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not only that his product will be able to compete with others already on the market as to price, quality, sales terms, delivery, or peculiar merit, but also how he will be able to induce wholesalers and jobbers to stock it and retailers to handle it. This involves an analysis of existing domestic demand, how it has been created and sustained, whether it is increasing or decreasing, and from what causes.


Tastes and styles that change constantly affect imports as well as domestic products. Not so long ago, one of our leading imports from China was hair nets. No importer could have foreseen 20 years ago that American women would bob their hair and cease to use hair nets, and that the demand for Chinese human hair would fall to a negligible quantity. Imported products that create or cater to new styles have at once an added attraction and also carry a greater risk. These factors must be taken into account in any competitive analysis.


Many products that are imported are of such a character that demand remains constant or increases with normal increases in the population. Japanese crab meat is a good example of such a product. Even such products, however, are subject to some variation and must be constantly advertised to prevent some other product supplanting them in popular favor. A competitive analysis may evaluate such factors and estimate the possibilities of new or competitive products gaining a foothold on the market. Examination of import statistics over a period of years will show the trend to be either above or below the normal expectation. Today we are importing more tungsten for radios and less mahogany for pianos. The increase or decrease may not be noticeable in any one year, but, over a period of years, import statistics will tell the tale.


A factor of extreme importance in any competitive analysis is an estimate of the trend in general economic conditions in the domestic market. The Division of Economic Research of the Bureau of Foreign and Domestic Commerce can be of real assistance to importers on this score. Through the Survey of Current Business and other current publications, this Division can furnish information on general economic trends and also trends in such industrial development as may affect future demand. The Marketing Research Division of the same Bureau, through its many surveys and studies of domestic consumption and distribution, can furnish the importer with valuable material in preparing such an analysis. At all events, no competitive analysis is complete unless the effect of the current trend in general economic conditions upon the particular commodity to be imported is properly evaluated. This would include an analysis of the price level of the commodity in its relation to the general price level, the volume of its domestic production, stocks on hand, imports and exports, and other pertinent data. These general factors are often more revealing than the special experience of any one importer, no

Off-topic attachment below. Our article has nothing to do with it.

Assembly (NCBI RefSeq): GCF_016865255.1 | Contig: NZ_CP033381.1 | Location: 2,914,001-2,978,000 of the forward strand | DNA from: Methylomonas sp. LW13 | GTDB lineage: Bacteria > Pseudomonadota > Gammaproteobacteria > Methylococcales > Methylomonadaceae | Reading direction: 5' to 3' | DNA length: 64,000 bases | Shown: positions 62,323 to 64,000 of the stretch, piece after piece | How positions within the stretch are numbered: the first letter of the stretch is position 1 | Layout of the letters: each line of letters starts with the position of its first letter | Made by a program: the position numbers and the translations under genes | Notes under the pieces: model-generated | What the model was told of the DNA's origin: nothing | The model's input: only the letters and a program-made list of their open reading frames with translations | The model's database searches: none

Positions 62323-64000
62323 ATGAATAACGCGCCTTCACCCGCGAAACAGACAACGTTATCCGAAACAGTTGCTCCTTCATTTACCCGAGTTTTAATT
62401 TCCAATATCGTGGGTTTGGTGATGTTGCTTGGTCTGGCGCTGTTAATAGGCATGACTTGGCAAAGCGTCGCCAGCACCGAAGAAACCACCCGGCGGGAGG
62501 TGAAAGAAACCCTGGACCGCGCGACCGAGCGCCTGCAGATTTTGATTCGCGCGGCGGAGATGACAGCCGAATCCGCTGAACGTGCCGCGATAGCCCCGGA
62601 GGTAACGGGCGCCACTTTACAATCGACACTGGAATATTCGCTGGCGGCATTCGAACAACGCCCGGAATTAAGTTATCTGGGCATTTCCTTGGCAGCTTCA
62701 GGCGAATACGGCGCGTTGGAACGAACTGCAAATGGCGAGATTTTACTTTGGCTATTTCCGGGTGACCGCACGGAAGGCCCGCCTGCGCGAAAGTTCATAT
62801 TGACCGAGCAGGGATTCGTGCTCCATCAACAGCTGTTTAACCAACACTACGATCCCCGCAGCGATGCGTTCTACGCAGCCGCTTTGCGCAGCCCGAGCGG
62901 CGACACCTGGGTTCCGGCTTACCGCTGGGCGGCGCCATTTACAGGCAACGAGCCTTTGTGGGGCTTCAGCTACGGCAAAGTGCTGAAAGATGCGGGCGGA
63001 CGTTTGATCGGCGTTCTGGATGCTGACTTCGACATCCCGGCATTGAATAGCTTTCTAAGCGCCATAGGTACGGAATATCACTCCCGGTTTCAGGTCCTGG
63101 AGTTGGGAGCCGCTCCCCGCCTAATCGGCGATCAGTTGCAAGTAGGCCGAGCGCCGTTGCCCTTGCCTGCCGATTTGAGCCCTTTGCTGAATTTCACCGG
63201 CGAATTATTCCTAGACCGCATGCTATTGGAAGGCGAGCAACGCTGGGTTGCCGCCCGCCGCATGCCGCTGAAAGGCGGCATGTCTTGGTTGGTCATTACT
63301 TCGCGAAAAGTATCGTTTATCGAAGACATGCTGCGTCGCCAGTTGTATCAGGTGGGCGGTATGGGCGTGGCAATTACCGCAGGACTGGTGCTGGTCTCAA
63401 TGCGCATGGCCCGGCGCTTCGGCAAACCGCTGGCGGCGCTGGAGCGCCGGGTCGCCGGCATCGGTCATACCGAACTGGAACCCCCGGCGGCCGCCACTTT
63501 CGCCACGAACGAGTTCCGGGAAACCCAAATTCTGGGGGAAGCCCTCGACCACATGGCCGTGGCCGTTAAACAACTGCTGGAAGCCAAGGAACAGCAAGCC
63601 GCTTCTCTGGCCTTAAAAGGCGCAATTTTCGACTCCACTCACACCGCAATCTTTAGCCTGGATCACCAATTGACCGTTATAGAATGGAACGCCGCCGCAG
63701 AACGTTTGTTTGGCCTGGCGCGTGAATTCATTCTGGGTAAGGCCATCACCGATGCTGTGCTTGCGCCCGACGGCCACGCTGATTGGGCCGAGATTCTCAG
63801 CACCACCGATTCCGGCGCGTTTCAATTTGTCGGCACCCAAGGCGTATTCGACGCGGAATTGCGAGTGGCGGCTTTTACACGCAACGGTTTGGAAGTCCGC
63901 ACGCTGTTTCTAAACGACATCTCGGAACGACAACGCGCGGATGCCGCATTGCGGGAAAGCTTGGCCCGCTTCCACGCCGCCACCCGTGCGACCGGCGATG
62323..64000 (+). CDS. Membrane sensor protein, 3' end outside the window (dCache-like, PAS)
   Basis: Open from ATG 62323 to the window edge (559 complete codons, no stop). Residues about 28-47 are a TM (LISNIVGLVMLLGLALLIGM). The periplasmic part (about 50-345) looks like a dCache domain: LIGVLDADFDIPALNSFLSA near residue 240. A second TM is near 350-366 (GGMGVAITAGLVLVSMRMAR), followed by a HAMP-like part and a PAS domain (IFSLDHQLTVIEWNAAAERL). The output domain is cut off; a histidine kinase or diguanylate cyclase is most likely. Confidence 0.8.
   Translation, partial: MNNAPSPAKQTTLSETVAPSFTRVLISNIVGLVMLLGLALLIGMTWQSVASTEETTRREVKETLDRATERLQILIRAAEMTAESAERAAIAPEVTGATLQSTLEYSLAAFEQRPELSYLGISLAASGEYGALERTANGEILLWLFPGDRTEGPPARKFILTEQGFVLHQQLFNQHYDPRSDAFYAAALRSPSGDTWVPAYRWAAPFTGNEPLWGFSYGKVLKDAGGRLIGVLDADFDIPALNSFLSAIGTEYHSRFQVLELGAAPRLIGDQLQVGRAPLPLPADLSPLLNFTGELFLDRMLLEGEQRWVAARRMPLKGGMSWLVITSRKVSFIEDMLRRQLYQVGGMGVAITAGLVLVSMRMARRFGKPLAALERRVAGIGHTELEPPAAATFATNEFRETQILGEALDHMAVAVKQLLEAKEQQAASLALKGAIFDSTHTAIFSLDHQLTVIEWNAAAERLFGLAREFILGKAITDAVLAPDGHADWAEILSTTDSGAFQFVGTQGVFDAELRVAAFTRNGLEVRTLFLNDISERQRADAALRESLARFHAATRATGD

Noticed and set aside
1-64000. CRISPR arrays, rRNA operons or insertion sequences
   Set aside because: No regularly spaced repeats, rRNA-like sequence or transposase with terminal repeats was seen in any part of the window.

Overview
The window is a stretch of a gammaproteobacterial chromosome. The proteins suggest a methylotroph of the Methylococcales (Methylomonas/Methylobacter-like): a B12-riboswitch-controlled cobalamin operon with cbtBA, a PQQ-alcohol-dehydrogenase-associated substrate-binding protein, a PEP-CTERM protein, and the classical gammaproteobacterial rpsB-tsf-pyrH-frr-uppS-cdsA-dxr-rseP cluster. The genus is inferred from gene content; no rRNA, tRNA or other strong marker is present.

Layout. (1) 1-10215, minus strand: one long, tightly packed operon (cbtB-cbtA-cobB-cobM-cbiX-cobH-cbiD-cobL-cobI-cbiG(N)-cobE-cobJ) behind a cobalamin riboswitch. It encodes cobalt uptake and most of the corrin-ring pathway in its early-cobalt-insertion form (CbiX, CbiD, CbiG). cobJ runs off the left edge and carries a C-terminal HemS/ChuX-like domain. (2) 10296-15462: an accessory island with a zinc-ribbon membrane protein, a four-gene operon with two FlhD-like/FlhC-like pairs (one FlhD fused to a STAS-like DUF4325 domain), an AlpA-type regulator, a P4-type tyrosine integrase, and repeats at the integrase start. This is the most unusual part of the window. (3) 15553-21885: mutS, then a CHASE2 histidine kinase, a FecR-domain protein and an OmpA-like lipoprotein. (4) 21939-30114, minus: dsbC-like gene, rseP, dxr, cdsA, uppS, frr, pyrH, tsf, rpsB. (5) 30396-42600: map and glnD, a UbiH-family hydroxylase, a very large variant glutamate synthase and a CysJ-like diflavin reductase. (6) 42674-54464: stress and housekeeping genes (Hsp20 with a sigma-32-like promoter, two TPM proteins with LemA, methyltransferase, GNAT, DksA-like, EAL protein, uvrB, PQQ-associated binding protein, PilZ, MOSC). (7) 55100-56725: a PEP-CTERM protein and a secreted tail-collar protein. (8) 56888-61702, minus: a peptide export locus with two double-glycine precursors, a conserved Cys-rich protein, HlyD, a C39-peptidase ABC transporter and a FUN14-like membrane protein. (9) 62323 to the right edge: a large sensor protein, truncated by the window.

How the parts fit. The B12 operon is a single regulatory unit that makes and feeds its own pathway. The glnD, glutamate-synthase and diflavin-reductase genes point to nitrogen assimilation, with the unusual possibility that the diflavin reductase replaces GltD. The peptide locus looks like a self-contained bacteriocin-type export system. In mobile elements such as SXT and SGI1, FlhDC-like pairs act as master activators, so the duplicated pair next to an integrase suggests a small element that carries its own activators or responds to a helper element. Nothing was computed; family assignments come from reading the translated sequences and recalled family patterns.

matter how broad it has been. Importers in 1929, for example, who relied upon their own experience and failed to note the gathering clouds on the economic horizon of the United States found themselves in grave difficulties.


The chief value of the import-market analysis is that it brings all the factors to the consideration of the importer before he takes any step that is likely to cost him money. The time and trouble spent in the investigation is more than repaid by the discovery of tħose weak links in the chain that are apt to cause disaster. If the analysis discloses, however, that a new product can be brought into effective demand profitably, or that a product already being imported can be offered with additional attractiveness as to cost, quality, or peculiar appeal, it will have served a constructive and profitable purpose.

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